So how is everyone's workload doing?

Sunday, 5 April 2009


Well it's time for my weekly post and I sat here wondering what to say. I haven't done much writing this week. Very naughty I know but blame it on the bugs that are lurking around this Spring. It is Spring isn't it? I know it's sunny outside at the moment but they are forcasting torrential rain for my week off. Typical.

Anyway, back on topic. How do I get inspiration for my stories. When I sat down and thought about it I came up with the list below but to be honest I rarely make a concious decision to go somewhere and look for a story. It's usually hindsight that shows where it came from. But when I get stuck I know the list below will help me out.

1) Music. This is top of my list because it is my main source of ideas. I listen to a piece of music and pictures appear in my head. I then take these images and expand on them. It doesn't really matter what type of music, and I have catholic tastes. But it does need to generate an emotional response.

So forget elevator music and most pop. Classics, soul, blues, alternative rock are much better. But not under any circumstances Country and Western. I'm sorry but its going to be many decades and several lobotomies before I can handle that. Not that I'm anti-country, just I want a wrist-slashing ballard that comes from deep angst, not cos Pa sold the prize bull and now the cows are in Moo...rning.

2) Dreams. I used to get a lot of nightmares as a kid, immersion heater daleks and shopwindow dummies springing to life. So my Mum taught me to control my dreams. Of course we didn't know there was a fancy name for it. I can recall my dreams very clearly and go back into them when I want which makes a great place to play with ideas.

I find this is most useful at the beginning and end of a project. At the start I can play with ways of telling the story. At the end I can act out scenes and get the dialogue and emotions right. I have to keep a torch and notepad by the bed though to write ideas down or I'll never get any sleep.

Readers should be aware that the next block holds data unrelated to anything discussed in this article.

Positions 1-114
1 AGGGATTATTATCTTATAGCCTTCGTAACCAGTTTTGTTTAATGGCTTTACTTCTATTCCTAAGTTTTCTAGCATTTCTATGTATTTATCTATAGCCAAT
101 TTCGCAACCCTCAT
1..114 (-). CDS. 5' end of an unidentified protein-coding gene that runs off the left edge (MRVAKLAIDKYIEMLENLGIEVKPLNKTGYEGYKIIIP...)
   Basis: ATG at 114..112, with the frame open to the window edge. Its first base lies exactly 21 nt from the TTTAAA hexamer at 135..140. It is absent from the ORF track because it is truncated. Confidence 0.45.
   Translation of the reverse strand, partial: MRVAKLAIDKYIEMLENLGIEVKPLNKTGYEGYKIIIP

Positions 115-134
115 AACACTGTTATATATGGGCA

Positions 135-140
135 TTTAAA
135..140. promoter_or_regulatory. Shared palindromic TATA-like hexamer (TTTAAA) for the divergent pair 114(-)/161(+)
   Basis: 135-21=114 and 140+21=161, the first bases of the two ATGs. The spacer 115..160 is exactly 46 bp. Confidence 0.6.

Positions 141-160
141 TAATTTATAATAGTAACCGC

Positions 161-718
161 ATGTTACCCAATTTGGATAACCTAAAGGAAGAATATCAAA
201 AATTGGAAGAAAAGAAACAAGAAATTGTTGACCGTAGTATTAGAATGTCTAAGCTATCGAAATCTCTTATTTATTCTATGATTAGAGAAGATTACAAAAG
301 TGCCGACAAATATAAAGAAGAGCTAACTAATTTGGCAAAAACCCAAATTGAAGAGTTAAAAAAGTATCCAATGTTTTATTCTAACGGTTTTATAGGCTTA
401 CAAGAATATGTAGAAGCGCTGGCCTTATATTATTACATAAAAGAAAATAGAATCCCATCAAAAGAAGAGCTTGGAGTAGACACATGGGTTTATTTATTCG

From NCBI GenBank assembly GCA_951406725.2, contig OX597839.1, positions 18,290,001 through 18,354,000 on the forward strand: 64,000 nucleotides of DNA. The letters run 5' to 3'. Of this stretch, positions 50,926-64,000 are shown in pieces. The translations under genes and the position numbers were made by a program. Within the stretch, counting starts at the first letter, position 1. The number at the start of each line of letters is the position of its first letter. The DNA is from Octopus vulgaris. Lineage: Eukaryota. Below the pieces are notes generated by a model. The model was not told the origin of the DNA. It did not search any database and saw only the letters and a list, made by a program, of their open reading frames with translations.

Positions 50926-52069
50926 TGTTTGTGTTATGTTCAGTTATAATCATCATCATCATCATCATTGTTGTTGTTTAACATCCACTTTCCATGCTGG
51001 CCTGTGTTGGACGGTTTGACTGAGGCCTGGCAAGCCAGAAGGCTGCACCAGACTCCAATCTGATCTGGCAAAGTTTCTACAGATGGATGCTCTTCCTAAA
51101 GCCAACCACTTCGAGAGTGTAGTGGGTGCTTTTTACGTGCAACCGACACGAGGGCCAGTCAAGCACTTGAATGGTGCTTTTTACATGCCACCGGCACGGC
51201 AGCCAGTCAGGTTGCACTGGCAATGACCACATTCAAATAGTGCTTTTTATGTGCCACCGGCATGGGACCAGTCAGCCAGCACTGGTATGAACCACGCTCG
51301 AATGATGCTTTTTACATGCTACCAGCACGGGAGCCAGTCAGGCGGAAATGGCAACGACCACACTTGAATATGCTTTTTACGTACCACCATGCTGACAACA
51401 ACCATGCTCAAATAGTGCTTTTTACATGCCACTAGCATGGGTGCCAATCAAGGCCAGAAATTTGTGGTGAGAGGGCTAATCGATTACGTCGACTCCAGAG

3) Travel. I have to do this a lot and I can't say I enjoy it. Airports and hotels get to look very much the same after a while. What keeps me sane is people watching. Catching a snapshot of their lives and filling in the blanks. Why is that woman trying to handle a business deal on the phone while feeding her toddler processed gunk from a jar? What made that security man think shouting in English would make anything clearer to the Indian lady that can't speak a word of it? How did they all get into those situations?

4) Morning Papers. One writing course I attended started with a couple of days improvisation. My first response was...oh dear. I'd once been dragged to a drama school class by a mate and after one session of being a tree and walking round a room saying Cro...Co...Dile and I swore never again.

But instead of walking I decided to give it a try and discovered it was great fun. And suprisingly hard too. Learning to hold the emotion in until it just has to burst out. To let others control what you do and say. It helped a lot with how people really talk and status games as well as stopping you editing your ideas too early.

The improvisation part was run by Dylan Emery of Grand Theft Impro and I believe they run courses in London so it would be worth checking them out here. Don't worry about making a fool of yourself. You won't be on your own. And the things people say when they are under pressure and have no time to think it through first. Hmmm Freud would have a field day.

Anyway, when I get really stuck I use the Morning Papers excercise. Just let yourself write anything until the flow is underway. You can always bin the early stuff.

5) Real Papers. Especially old ones used for packing. I like to think of it as recycling. I have a pile from the late 60s and early 70s that my Dad collected. Some are local papers and these I find are even better than the nationals. They have more of the wierd stuff. Odd adverts and little stories that were important to the community. Small scale stuff but that's what I like.

6) Brainstorming. I've had a few sessions with groups, coming up with a communal idea and it is great fun as long as everyone is prepared to have their ideas binned occasionally. It is awful if you have one individual plowing ahead with their idea and you are all expected to tag along. When it is working well the ideas seem to flow faster and you can bounce off each other. Not literally but I suppose that could be useful if you are working on an action film?

I have tried groups where everyone is in one room and I found these the easiest. Long distance groups tended to be a lot slower, even when emailing back and forth live. Sometimes you just need to see the whites of their eyes. However both forms were fun when you were working with people you trust. Haven't tried it with strangers.

So that's were I get my inspiration. What have you found works for you?